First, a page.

With its eyes on a bigger prize, Pfizer cuts Bavencio loose
Bavencio was considered a likely target for anti-trust watchdogs reviewing Pfizer’s proposed takeover of Seagen, which helps explains the big pharma’s decision to get in front of the problem. Pfizer will exit its global partnership with Merck KGaA over the PD-L1 MAb on 30 June, handing over all future clinical work and commercialisation, and swapping a 50% profit share for a 15% royalty. Bavencio has long been an also-ran in the PD-(L)1 space and failure in first-line metastatic NSCLC a year ago cemented its reputation as a poor drug. Its biggest success is bladder cancer, from which it derives most of its sales, but Seagen’s Padcev is also approved here and is projected to hit blockbuster status next year. In 2022, Bavencio brought in $277m for Pfizer. Throw in sasanlimab, a subcutaneous PD-1 project in Pfizer’s pipeline that should make a much better combination partner for the future, and Bavencio starts to look even more like a losable cost centre. As for Merck KGaA, which counts Bavencio as it one of its biggest products, the question becomes how much more development spend is justifiable now it is picking up 100% of the bill. A look at ongoing clinical work suggests its foot is already off the accelerator.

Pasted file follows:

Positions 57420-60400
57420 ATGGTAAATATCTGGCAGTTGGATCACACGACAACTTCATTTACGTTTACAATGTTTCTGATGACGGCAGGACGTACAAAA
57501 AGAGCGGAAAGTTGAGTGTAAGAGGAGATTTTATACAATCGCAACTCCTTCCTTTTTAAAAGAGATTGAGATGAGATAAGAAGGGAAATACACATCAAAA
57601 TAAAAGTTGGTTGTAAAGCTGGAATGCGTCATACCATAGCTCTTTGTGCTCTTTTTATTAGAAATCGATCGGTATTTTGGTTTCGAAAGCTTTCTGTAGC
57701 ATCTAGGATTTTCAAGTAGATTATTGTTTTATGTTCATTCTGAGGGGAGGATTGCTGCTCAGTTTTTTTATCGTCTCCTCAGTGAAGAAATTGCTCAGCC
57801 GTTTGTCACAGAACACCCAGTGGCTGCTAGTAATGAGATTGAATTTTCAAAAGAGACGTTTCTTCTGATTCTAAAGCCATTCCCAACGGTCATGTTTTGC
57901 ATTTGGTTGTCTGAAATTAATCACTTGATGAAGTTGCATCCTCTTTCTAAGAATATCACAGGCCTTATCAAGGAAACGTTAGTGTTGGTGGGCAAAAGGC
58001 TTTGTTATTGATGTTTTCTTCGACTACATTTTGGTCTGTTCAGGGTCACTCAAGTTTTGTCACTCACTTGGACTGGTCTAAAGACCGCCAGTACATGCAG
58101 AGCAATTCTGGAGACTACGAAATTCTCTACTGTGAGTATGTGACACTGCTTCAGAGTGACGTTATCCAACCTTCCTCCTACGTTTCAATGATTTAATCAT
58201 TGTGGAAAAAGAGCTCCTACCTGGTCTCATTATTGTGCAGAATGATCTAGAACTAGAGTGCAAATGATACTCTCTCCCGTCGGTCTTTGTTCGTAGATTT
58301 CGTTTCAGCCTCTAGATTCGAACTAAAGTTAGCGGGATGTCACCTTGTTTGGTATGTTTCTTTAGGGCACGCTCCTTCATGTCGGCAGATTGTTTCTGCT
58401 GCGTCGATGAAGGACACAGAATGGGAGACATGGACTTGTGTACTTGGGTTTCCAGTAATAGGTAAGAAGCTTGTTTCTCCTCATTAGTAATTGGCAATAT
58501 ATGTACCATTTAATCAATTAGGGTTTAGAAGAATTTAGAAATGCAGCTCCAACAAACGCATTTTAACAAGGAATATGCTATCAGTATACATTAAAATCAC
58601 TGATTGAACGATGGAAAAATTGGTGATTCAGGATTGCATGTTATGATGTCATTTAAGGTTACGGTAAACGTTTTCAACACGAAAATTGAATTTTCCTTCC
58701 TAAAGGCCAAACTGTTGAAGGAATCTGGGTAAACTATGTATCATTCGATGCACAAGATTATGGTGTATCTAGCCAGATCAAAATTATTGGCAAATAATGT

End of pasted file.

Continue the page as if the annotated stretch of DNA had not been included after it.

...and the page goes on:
|Bavencio: in need of further work?|
|Setting||Status||Ongoing work||2028e sales by indication|
|Bladder cancer||Approved in 1st-line maintenance and second-line/relapsed settings||Maintenance combination trial Javelin Bladder Medley ongoing||$699m|
|Renal cancer||Approved 1st-line in combination with Inlyta||Academic-led trials only||$164m|
|Merkel cell carcinoma||Accelerated approval in metastatic setting US||Adjuvant Adam trial ongoing (confirmatory)||$82m|
|Source: Evaluate Pharma.|
This story has corrected sasanlimab's mechanism to PD-1.